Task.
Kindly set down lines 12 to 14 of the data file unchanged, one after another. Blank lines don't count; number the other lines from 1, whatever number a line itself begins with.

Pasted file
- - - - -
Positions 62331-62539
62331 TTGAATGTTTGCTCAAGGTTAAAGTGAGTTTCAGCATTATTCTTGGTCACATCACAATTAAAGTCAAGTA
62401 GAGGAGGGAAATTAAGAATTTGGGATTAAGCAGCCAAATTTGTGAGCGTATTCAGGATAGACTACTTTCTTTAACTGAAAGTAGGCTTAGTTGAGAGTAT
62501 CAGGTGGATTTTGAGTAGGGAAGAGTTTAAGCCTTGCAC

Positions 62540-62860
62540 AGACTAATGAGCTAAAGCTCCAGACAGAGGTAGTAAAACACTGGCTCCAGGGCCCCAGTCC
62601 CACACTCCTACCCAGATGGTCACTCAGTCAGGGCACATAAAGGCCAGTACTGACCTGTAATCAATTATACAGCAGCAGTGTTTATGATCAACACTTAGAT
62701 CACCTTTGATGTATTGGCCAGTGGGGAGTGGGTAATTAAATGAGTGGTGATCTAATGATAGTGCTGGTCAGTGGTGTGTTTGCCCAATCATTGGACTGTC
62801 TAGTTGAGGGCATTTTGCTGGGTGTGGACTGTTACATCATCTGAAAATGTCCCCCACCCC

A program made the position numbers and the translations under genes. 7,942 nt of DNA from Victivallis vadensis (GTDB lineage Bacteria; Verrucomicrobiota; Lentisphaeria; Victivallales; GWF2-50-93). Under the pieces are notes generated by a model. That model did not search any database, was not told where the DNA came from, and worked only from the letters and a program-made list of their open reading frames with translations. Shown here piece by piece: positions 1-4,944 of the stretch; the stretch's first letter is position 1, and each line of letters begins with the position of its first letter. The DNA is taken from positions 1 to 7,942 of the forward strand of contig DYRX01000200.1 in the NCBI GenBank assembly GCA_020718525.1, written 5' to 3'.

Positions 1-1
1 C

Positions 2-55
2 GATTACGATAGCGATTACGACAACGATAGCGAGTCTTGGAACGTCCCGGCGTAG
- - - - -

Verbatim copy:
1 C

Positions 2-55
2 GATTACGATAGCGATTACGACAACGATAGCGAGTCTTGGAACGTCCCGGCGTAG